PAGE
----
Tuesday, April 25, 2017

The Drug War: VietNam Part II

A prominent Oklahoma attorney told me, recently;
The most dangerous concern about marijuana, is 'getting caught'.
  Perhaps the least reported narrative of the 50 year drug war is the role that liquor and other pharmaceutical distributors have had on the effort to keep their indigenous competition suppressed through the criminal code.
  The idea that the world's highest incarceration rate is fueled by an effort to help liquor maintain it's market share, is too devastating for many Americans to find peace with. 
  It was easy to sell the notion of criminalizing 'the damn hippy drugs' in a decade when the generation gap was a massive culture war. Parents and older generations wanted to rid society of the long haired young men with unkept beards, tie-dyed apparel, and generally 'make them kids get jobs and speak normal again'... Groovy!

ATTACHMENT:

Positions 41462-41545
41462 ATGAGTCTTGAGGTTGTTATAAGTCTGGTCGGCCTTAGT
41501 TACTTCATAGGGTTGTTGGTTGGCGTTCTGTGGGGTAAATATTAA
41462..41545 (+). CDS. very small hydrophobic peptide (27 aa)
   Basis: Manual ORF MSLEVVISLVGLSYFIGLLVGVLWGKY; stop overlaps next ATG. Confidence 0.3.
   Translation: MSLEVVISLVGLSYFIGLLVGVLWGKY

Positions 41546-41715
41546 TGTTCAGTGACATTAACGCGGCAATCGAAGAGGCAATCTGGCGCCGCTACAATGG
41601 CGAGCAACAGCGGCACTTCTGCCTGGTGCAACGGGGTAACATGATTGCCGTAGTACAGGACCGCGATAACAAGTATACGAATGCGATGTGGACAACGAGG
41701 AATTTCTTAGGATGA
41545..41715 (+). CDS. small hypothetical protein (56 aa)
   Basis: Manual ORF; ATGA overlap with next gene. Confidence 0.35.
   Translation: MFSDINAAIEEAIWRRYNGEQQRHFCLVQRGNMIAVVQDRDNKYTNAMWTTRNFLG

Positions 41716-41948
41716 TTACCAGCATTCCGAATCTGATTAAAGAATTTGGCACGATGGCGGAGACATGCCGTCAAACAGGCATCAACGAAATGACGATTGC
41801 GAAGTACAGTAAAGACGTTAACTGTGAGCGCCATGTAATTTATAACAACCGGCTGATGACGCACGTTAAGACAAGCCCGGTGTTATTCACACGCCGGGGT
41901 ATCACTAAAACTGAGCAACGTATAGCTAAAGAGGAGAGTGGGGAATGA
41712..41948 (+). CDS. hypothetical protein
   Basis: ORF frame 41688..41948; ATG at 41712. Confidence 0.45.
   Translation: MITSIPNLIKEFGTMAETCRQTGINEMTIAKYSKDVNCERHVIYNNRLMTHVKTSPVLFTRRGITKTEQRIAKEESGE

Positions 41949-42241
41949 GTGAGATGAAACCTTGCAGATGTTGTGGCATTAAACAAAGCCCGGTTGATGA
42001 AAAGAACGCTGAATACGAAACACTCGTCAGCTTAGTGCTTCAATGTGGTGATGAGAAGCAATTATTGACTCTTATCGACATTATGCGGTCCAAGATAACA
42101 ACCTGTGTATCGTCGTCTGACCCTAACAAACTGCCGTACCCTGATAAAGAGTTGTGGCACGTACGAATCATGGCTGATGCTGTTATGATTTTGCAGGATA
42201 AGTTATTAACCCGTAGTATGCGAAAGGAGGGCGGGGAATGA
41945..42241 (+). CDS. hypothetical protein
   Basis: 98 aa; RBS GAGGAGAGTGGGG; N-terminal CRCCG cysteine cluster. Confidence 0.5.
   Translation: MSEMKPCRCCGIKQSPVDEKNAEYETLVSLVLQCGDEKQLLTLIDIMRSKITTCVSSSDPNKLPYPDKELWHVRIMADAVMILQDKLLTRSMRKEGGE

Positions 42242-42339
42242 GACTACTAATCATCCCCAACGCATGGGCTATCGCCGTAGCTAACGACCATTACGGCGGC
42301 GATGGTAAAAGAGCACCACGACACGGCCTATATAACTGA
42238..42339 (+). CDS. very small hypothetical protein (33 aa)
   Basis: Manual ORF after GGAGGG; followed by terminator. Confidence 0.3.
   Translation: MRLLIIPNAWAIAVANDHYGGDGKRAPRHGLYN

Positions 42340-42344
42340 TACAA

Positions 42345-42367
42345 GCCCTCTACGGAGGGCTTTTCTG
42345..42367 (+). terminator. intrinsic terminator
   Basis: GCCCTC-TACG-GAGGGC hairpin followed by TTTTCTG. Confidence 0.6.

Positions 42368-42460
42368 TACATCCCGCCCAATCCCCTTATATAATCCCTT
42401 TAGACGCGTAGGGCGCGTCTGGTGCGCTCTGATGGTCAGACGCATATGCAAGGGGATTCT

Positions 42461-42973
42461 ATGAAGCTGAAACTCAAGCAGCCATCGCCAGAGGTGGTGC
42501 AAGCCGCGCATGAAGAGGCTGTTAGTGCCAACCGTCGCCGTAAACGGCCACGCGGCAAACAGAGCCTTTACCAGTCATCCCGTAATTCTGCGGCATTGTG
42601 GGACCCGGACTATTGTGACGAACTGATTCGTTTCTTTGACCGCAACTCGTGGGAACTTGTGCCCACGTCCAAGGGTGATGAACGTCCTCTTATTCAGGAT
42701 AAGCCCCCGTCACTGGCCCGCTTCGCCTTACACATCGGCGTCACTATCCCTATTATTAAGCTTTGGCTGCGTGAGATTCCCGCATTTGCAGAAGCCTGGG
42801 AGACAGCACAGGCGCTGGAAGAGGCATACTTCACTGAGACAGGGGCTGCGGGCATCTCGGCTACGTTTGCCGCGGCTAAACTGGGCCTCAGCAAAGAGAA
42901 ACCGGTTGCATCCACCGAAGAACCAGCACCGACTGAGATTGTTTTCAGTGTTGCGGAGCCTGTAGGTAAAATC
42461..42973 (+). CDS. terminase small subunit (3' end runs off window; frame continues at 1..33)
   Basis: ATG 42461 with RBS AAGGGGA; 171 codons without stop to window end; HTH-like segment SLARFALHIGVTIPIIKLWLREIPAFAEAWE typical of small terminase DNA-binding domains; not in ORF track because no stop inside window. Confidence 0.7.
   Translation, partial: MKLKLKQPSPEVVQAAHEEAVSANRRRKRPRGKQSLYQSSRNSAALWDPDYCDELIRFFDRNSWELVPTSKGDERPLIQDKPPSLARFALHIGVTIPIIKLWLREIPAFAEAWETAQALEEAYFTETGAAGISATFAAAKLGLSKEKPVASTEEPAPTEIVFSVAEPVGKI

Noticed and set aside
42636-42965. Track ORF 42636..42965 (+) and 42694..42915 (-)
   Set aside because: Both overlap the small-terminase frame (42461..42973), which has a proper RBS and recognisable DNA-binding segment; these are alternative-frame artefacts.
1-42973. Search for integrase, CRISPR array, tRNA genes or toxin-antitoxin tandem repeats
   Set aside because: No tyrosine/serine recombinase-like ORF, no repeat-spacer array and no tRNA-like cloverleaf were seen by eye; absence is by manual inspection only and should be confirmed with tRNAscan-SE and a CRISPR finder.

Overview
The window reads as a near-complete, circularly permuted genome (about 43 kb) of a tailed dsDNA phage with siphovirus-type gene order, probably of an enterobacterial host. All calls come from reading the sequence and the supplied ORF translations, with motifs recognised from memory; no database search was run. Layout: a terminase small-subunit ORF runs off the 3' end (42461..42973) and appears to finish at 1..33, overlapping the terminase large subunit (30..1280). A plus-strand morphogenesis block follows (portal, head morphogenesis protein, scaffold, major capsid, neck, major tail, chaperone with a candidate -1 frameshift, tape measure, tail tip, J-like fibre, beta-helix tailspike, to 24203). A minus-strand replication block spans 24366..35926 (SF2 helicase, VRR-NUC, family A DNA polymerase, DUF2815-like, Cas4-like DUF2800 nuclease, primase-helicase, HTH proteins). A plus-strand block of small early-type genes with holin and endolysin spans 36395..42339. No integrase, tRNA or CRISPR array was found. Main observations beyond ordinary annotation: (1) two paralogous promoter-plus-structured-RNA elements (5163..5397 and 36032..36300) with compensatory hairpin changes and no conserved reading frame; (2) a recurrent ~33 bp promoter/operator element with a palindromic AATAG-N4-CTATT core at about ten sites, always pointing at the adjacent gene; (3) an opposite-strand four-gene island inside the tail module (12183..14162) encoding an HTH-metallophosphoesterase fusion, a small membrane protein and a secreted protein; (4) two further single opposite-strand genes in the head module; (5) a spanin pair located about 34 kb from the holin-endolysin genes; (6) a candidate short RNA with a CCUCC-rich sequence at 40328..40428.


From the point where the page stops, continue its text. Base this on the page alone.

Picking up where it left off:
But we've wholly lost our collective appreciation for natural remedies, holistic solutions, and ability to address a problem without a patented product from the drug store; or a proper tax-stamped purchase from the bottle shop. 

  Perhaps it's time to borrow an out-of-context phrase from Gov. David Walters... to "declare victory and get out of Vietnam". I'm a teetotaler and advocate for mental health care. I believe in dealing with serious mental health challenges with the wisest assistance and scholarship, rather than panicked self-medicating in secrecy. But I believe in empowerment of people... to to give them access and authority to help themselves.
​   We don't let people really care for themselves. We tell them that they are too stupid and will always be so. That unless they get the proper university diplomas and board certifications; that they will never be allowed to have the best tools for selfcare. 
  Yes, the liquor industry now is more powerful than ever before. Alcohol problems cost our society in tragic manifestations we can't even fully describe. The black markets of the mafia which control illegal substances have robbed society of an equitable tax base and created a vigilante industry which settles the score for evils done which cannot be even reported to legitimate law enforcement.  In short, we created a mafia which is bigger than the liquor prohibition era.